A specialized psychology career, industrial-organizational psychologist, is one of the highest-paying social science careers. The larger field of psychology refers to the study of the mind and behavior, but industrial-organizational psychologists focus specifically on applying psychological concepts, theories and research methods to the workplace. Working in the field of industrial-organizational psychology places you at the intersection between psychology and business. The question is, which discipline is more important in this interdisciplinary career field? While psychology is more central to the field of industrial-organizational psychology than business is, you will need to develop knowledge in both fields to do well in this career path.
A Subfield of Psychology
If pressured to place industrial-organizational psychology in just one discipline, psychology would have to be the winner. Traditionally, industrial-organizational psychology degree programs have been offered through psychology departments, rather than business schools. The core coursework of master’s degree programs in industrial-organizational psychology has tended to emphasize psychology principles and methods. In these programs, students are taught primarily by psychology instructors and develop a perspective based on the study of psychology.
That isn’t to say that your business knowledge is lacking when you study industrial-organizational psychology. Even courses in statistical methods tend to focus on research and statistical analysis in a work setting, rather than in conducting other types of psychological research. You may also take classes in business fundamentals, talent development, performance management, strategic organizational change and compensation and benefits. However, these classes often come from a psychologist’s perspective, not a businessperson’s.
The single most important area of knowledge for industrial-organizational psychologists is psychology, according to O*NET. This category includes the understanding of behavior, personality, learning, motivation, research methods and treatment of behavioral disorders.
The Need for Business Knowledge
If knowledge of psychology is the most important requirement for industrial-organizational psychologists, it’s safe to say that business is a close second. O*NET lists knowledge of personnel and human resources, administration and management practices, training principles, customer and personnel service and sales and marketing as other important areas of knowledge for this career path. Internship and practicum experiences place students directly in an organization like a business, consulting firm or government entity to gain hands-on work experience applying their knowledge to workplace problems, according to the Society for Industrial and Organizational Psychology.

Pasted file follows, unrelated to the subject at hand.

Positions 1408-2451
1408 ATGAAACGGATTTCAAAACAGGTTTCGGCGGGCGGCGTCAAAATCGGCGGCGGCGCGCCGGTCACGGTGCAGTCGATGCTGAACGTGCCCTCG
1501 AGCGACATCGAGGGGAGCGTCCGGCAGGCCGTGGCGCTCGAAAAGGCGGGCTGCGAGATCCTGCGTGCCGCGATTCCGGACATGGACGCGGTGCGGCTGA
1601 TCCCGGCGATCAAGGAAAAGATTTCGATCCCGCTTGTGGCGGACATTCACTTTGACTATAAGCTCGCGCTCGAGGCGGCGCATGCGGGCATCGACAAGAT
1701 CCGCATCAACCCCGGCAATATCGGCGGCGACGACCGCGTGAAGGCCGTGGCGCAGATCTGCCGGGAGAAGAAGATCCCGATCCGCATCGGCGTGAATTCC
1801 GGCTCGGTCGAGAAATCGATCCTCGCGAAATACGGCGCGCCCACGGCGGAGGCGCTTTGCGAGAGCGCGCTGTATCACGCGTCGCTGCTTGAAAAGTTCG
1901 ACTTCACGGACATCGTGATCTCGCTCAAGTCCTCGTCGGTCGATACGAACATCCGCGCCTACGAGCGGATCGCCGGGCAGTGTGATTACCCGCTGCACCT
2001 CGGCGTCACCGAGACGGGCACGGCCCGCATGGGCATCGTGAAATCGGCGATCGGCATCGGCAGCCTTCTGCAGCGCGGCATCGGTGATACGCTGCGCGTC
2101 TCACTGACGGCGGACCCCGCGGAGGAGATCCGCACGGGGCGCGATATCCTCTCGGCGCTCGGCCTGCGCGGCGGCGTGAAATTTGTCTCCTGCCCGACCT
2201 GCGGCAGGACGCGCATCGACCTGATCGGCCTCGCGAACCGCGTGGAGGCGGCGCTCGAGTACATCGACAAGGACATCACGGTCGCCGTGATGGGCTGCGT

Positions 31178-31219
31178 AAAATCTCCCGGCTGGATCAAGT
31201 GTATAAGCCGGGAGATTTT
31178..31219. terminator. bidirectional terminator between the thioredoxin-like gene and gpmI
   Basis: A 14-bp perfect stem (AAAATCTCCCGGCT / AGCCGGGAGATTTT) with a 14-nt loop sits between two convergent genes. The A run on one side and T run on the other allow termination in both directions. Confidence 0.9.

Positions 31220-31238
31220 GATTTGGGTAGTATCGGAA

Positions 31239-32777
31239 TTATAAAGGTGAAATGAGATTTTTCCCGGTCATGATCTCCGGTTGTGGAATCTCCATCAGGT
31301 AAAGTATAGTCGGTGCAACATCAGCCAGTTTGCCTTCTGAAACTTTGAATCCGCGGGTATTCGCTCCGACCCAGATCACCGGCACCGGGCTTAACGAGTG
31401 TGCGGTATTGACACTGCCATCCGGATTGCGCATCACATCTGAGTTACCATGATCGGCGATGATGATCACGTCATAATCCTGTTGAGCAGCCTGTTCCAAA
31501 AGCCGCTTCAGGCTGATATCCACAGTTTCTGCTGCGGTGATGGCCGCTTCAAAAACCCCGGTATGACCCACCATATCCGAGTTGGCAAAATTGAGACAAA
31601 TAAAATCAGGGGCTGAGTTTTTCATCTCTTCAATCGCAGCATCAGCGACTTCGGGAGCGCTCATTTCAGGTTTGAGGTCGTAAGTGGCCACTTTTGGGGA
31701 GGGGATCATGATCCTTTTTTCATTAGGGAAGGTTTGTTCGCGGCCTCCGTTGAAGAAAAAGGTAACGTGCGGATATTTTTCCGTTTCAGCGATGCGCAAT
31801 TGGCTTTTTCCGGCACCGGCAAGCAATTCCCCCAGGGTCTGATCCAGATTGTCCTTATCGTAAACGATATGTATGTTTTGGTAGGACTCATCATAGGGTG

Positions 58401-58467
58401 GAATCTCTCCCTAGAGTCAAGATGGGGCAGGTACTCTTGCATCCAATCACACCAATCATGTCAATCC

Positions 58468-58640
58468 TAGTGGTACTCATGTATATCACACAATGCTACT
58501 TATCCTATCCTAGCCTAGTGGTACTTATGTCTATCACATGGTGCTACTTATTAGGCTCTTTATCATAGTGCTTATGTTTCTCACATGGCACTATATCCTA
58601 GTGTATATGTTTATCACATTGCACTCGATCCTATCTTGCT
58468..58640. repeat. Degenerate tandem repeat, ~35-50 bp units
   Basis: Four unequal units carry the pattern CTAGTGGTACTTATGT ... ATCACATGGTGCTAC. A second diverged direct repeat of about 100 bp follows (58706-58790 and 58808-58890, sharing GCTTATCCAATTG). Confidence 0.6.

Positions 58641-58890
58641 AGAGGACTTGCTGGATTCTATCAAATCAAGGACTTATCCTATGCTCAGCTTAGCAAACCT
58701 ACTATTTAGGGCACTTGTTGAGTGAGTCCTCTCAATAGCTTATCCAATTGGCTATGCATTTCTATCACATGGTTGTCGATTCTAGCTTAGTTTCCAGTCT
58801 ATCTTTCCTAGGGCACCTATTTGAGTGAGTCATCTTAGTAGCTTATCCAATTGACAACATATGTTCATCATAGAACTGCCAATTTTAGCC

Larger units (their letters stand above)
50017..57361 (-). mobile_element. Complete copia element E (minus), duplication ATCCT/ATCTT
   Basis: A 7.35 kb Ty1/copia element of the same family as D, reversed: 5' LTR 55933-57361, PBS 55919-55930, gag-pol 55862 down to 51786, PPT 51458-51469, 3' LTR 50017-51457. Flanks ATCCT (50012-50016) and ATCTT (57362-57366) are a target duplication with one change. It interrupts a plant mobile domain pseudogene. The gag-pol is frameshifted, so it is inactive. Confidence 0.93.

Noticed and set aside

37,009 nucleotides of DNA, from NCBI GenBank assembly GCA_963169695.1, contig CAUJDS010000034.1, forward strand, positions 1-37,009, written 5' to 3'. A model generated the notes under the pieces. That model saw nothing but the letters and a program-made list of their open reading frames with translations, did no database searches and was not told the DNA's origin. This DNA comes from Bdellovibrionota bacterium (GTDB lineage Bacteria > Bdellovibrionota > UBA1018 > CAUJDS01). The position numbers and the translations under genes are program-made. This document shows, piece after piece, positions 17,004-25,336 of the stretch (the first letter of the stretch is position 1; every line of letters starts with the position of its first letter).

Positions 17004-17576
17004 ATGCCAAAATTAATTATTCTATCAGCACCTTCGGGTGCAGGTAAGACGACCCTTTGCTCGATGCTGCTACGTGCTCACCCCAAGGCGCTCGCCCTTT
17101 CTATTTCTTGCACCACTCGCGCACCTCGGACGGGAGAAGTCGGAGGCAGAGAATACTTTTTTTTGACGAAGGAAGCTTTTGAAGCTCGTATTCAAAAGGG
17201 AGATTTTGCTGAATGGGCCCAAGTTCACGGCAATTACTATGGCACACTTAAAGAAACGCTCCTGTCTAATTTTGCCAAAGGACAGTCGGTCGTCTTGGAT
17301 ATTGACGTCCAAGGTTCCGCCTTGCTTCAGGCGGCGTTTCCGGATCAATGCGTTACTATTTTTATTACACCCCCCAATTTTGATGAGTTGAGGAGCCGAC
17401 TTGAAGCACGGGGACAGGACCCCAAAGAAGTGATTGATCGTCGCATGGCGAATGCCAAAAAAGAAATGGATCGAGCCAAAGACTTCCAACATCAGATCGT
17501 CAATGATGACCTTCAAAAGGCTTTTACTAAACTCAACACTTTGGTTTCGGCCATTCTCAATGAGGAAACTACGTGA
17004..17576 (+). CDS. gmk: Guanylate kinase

Why is business knowledge so crucial? Even if you have a thorough understanding of human behavior, you need to also understand workplace dynamics and organizational structures and behaviors. Changing behavior in a workplace is somewhat different from modifying an individual’s behavior to address mental and behavioral health concerns or even addressing problematic behavior patterns in an interpersonal relationship.
Besides having a more comprehensive grasp of the business world in which you will be applying your knowledge of psychology, knowing more about business can help you better build a rapport with employers or clients who bring you on to help their business.
Blending the Principles of Psychology With a Focus on Business
Business functions are only getting more complicated. The greater the depth of your understanding of business principles and practices, the better you will be able to apply your knowledge of psychology. Ambitious industrial-organizational psychology students who want to expand their business knowledge can make choices that emphasize the business component of their studies more than a traditional industrial-organizational program might.
One option is to look for a program that offers a more balanced curriculum. You might, for example, study the principles of industrial-organizational psychology and social psychology through your psychology department but take business courses in organizational behavior, leadership and human resources management. You can also enroll in a dual-degree program that combines a traditional Master of Arts or Master of Science degree in industrial-organizational psychology with a Master of Business Administration (MBA) program. You might complete the requirements for both degrees simultaneously or enroll in a master’s program in industrial-organizational psychology that allows for optional admittance into, and advanced standing in, the school’s MBA program after graduation.
Another option, if you decide early on that you want to grow your knowledge of business, is to dual-major in business and psychology as an undergraduate. The benefit of this is that undergraduate courses don’t carry as high a price tag as graduate courses.